Was it difficult to convince people to come on the show at first?

When we first started, the format was a column. It was friends of friends coming on the show and then the magazine that I was a part of – “The Cut” – mainly for under 21-year-olds, had relationships with PR’s and managers so that set everything up for me too. People were coming through and some were interested to promote their music too. Also back then Grime and Rap were not as big as they are now, of course. It was huge for underground music but in terms of popular trends now it’s way bigger than it was back then. It was easier to get people on because those artists were smaller back then. It’s been a long time that I’ve been making this and I’m still not where I want to be but I definitely have come a long way.

Do you have a favourite Chicken Shop by now?

Every chicken shop has a completely different aesthetic and such an amazing way of displaying the food, absolutely perfect for a date. My favourite one is in Kingsland Rd, it’s so clean and it doesn’t smell. Usually, they smell so bad! I have to put a warning on the display sheet telling people not to wear their best clothes because it smells so bad with little ventilation.

Who were you most disappointed not to have on the show?

There are people who haven’t said no, but haven’t said yes either, so that’s really frustrating. Kano said no to me but that’s okay because he doesn’t do any press, but I usually don’t get a no just an “it’s not right”, so I transformed that into the mindset of “they didn’t say no, keep trying.” That’s my whole mindset which keeps me going.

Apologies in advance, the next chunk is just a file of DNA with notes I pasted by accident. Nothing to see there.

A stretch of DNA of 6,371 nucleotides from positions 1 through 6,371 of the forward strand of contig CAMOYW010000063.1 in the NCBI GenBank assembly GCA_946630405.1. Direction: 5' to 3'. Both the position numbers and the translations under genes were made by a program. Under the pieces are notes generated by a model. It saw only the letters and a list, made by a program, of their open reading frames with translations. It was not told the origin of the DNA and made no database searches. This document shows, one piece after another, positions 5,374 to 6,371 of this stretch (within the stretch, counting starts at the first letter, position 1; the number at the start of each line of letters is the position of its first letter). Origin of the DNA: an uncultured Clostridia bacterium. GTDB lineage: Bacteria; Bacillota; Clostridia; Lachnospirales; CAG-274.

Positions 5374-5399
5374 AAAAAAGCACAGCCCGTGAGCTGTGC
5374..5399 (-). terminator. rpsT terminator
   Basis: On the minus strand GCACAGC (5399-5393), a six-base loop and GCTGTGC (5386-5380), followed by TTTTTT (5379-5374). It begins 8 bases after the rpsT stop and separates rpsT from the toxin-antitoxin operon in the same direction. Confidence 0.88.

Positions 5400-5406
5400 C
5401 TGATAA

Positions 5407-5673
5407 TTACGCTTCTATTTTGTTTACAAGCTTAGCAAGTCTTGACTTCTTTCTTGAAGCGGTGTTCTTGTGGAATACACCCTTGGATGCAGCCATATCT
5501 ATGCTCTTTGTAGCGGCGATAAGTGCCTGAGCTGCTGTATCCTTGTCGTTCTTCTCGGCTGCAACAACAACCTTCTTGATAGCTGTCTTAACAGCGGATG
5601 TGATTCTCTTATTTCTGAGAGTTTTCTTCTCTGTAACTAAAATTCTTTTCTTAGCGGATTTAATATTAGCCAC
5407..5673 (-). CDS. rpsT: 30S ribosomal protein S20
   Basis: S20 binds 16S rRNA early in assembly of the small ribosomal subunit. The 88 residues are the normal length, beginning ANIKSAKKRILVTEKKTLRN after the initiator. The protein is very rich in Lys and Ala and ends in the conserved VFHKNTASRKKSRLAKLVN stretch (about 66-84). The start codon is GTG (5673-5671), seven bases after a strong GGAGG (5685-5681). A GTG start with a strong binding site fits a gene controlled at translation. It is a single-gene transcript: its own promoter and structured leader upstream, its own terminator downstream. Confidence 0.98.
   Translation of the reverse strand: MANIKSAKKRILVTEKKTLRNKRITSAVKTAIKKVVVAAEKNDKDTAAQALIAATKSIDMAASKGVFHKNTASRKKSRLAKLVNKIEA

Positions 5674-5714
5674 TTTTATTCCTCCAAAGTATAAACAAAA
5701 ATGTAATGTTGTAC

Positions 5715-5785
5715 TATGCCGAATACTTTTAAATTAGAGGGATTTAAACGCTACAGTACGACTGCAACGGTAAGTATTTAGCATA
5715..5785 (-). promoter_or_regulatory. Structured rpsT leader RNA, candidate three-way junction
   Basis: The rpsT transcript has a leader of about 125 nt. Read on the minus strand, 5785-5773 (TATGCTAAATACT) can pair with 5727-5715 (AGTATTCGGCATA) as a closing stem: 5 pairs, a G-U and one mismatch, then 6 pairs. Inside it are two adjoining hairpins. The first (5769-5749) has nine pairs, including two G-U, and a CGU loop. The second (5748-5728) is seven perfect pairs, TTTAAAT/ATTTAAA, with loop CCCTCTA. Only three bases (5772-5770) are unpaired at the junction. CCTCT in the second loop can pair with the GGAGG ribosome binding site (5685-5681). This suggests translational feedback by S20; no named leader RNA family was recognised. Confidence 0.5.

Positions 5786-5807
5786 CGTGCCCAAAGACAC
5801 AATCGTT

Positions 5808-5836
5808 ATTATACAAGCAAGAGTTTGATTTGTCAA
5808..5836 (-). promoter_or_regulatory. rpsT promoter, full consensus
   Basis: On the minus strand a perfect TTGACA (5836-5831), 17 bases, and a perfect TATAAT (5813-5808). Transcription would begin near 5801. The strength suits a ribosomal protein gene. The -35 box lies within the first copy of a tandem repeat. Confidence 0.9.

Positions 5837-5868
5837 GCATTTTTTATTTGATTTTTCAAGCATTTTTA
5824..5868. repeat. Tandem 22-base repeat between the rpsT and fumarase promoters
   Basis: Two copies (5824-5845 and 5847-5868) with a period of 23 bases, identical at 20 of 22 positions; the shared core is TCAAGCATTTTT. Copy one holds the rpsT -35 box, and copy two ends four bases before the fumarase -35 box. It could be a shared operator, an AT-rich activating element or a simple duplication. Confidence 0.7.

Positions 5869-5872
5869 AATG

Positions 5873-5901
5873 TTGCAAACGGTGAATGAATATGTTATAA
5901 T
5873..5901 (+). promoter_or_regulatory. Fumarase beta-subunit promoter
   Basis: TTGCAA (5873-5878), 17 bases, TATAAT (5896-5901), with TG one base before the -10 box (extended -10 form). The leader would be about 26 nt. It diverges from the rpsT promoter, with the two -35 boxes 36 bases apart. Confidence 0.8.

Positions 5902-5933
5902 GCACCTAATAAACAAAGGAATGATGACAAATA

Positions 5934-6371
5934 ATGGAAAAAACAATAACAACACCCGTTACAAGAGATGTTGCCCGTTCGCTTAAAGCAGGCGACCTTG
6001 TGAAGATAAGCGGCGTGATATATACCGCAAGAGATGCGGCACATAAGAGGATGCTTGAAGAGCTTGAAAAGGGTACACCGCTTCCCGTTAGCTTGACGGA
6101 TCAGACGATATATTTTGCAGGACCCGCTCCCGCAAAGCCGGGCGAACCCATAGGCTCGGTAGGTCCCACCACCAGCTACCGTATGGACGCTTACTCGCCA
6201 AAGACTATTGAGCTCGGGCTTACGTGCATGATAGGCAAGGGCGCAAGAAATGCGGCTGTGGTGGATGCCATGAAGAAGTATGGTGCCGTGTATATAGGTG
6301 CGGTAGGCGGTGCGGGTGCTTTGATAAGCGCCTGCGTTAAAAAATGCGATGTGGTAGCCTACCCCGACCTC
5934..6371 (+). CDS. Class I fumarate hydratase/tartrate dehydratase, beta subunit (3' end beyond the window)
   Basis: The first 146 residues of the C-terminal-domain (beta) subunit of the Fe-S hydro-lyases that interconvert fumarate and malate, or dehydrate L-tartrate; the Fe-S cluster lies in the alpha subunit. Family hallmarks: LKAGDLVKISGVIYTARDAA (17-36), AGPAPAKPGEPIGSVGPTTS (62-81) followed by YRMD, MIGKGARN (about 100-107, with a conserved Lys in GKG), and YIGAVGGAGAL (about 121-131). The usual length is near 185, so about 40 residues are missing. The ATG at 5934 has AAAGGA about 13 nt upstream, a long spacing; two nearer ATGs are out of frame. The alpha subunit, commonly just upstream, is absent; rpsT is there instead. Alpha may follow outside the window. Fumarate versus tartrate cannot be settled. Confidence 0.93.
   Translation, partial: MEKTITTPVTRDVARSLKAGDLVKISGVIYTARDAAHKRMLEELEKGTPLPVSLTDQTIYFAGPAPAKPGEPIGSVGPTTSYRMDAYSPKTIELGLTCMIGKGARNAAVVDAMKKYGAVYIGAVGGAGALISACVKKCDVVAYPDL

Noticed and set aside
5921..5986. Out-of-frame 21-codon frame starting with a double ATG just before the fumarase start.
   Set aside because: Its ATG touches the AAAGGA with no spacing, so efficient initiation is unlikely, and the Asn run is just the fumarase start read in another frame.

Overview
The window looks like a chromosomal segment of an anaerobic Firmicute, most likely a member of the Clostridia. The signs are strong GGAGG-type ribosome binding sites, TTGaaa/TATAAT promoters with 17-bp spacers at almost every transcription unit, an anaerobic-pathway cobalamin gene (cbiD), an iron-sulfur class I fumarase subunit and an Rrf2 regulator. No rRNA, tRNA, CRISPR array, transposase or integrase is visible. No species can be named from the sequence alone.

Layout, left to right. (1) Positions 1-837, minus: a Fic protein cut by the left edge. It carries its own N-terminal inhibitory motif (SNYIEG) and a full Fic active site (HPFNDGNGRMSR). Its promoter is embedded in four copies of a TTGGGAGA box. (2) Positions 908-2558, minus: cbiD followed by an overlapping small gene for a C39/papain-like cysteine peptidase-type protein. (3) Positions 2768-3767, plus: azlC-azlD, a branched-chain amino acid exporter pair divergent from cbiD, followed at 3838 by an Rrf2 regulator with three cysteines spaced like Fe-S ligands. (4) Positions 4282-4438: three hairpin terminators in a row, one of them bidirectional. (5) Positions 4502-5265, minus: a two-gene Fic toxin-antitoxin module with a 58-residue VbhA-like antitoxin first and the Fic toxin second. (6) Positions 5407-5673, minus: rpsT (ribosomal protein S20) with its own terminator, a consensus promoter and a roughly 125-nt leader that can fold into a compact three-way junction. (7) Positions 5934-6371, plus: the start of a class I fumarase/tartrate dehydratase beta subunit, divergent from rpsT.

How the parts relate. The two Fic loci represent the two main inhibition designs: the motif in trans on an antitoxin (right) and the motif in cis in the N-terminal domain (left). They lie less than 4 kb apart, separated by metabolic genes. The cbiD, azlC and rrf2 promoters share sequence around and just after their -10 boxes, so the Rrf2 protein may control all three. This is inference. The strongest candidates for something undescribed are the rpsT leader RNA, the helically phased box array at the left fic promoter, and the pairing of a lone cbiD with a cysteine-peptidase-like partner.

Who’s been your favourite date?

I’d have to say without a doubt Big Narstie was my favourite date. I was trying to get him on the show for so long, the stars finally aligned and we had the best date ever and I was really happy with the episode because my supporters have wanted him on the show for so long. I was glad to give that to them.

Do you actually eat the chicken?

Yes! I love chicken nuggets and chicken so it’s amazing for me. We usually film in the morning so it does make me feel a little sick but you know, love chicken nuggets.

Was it a big jump for you to go from Youtube to broadcasting?

I’m a very ambitious person, so for me, it was the goal. I’m still in development for what I want to do. Television is something I really like so it wasn’t really a big jump. But in terms of having creative control for my show and then stepping back and not being in full creative control for these shows, it was a bit strange but exciting. Also, the way TV is viewed is so different from online, so adjusting to a different audience is difficult sometimes.

There’s a lot of noise on social media. Do you find it difficult to create content that breaks through?

To be able to put out content whenever I feel like there is quality to put out is something I like to do. I really do believe in quality over quantity because if you do it the other way around, that’s how you get lost in the sauce. I’m a multifaceted individual and I really like to just come up with loads of different ideas and put them on different platforms. Just create create create but without adding to the oversaturation at the moment. Trying to not go insane is really difficult because you are overthinking creatively. It’s something I’m currently getting over after just finishing non-stop creating for 6 months for the hot sauce Tour which I did all the creative content for, so having a month off now is like a relief, even though I’m supposed to be developing creative ideas right now.

After going on so many dates, what is your go-to relationship advice?

My advice is to be yourself because that’s my character in chicken shop date and that’s why it goes so well. You might as well be who you are because otherwise it just makes it long and awkward when they figure out you’re not like that. Don’t try to impress someone else.